Review for Salvador
When I was a kid, I knew that the United States interfered in the politics of South America, pursuing a goal to keep those nations democratic and free of Communist influence. Hardly a week went by without some banana republic being invaded by the US in the name of liberty, and I remember my dad viewing Manuel Noriega as some sort of clown. Iran-Contra, Oliver North, General Pinochet, all these names and events filled news headlines when I was growing up, all sanitised and distilled to statistics and politics. I never really had any inkling of the human cost of what was happening in the region, and nor would you expect me to. I wouldn’t have been old enough to watch the eighteen-rated Salvador until the nineties.
After a few false starts, this was Oliver Stone’s last chance at directing a feature film, and in 1986 he adapted the true story of photo-journalist Richard Boyle to the screen, covering the civil war in El Salvador in 1980-81.
Richard Boyle was a hard-up, amoral journalist who was always looking for the next buck-making story. Grabbing his friend, out-of-work DJ Doc. Rock, they headed south to El Salvador, where the next photogenic war was brewing. Having had a blast with the local politicians and prostitutes a few years previously, Boyle was expecting more of the same. Only by 1980, the civil war in El Salvador had turned nasty, with the right wing power in the country, supported by the military, and funded by the US determined to stop Communist insurgency in South America, given a free hand to exercise their power as they willed. That meant a crack down on free speech, that meant intimidation and violence, and that meant the death squads and thousands of government critics being made to ‘disappear’. Grabbing the perfect photo in such strife means money to Richard Boyle, it means notoriety and fame. But his amoral dispassion is challenged when the war becomes personal.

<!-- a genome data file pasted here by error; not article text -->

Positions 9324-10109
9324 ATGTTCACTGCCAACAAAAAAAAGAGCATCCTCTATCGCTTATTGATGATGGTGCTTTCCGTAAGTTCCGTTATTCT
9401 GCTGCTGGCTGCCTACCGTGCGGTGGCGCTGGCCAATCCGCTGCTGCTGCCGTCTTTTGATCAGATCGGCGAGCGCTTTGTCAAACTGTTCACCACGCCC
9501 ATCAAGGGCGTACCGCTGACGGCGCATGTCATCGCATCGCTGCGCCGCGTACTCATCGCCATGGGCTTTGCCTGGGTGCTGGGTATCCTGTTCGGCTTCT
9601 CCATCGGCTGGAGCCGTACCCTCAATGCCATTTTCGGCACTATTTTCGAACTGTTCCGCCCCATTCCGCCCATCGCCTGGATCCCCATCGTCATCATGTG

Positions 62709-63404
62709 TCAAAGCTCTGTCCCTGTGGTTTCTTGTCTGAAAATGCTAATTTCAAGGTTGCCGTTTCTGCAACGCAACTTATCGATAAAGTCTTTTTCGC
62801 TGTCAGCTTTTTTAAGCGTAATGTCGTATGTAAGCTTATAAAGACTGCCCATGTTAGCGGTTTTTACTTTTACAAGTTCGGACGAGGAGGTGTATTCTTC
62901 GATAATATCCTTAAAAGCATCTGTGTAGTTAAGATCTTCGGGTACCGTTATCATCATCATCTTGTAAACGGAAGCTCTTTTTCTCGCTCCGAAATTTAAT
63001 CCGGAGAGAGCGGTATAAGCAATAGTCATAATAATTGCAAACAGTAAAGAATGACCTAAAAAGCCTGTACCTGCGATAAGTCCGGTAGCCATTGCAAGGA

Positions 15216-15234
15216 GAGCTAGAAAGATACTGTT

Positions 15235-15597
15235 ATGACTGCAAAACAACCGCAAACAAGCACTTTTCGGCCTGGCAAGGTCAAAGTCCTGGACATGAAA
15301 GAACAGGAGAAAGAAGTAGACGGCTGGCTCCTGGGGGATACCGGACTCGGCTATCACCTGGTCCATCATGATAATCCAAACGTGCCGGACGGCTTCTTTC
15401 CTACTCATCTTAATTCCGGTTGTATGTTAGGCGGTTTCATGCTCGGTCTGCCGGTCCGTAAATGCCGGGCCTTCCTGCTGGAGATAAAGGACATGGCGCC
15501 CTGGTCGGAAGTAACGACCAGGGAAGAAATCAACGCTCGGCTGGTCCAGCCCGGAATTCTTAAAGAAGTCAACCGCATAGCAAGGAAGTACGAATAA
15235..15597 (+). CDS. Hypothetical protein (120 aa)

Salvador gets a 1.85:1 widescreen 1080p presentation on this Blu-ray disc. It’s an excellent transfer of a film which has probably seen better days. The image is clear and sharp, there are no visible signs of compression or aliasing, and detail is excellent. But the print, while it is stable does show the odd fleck of dirt, the occasional scratch, and moments of flicker. Grain is naturalistic and heavy at times, and it’s clear that the film hasn’t had any significant restoration or processing on its way to its Blu-ray presentation.
You have the choice between DTS-HD MA 5.1 Surround and PCM 2.0 Mono English, with optional SDH English subtitles. I have to say that I found the Mono track the way to go here, more naturalistic and authentic, and to my ears anyway, the dialogue was easier to discern from the background noise. Even then, there were a couple of occasions where I was grateful for the subtitle track. The surround option certainly opened out the action without seeming too forced, but the dialogue was a little lower in the mix. There is also a second subtitle stream with the film which translates the Spanish dialogue only during normal playback.
Normally this section is filled with vacuous EPK featurettes and contrived extra features, anything to add value to films released on home video. But it turns out that the making of Salvador is just as fascinating a story as the film itself. This being Oliver Stone’s last chance at making a studio feature, he basically did a Bowfinger, blagged, lied, cheated and conned his way into making the movie he wanted to make, and Eureka’s release really does the film proud when it comes to extra features, adding to those that were on the original DVD release.
The disc quickly boots to a static menu.
You get an interesting and easy to listen to audio commentary from Oliver Stone.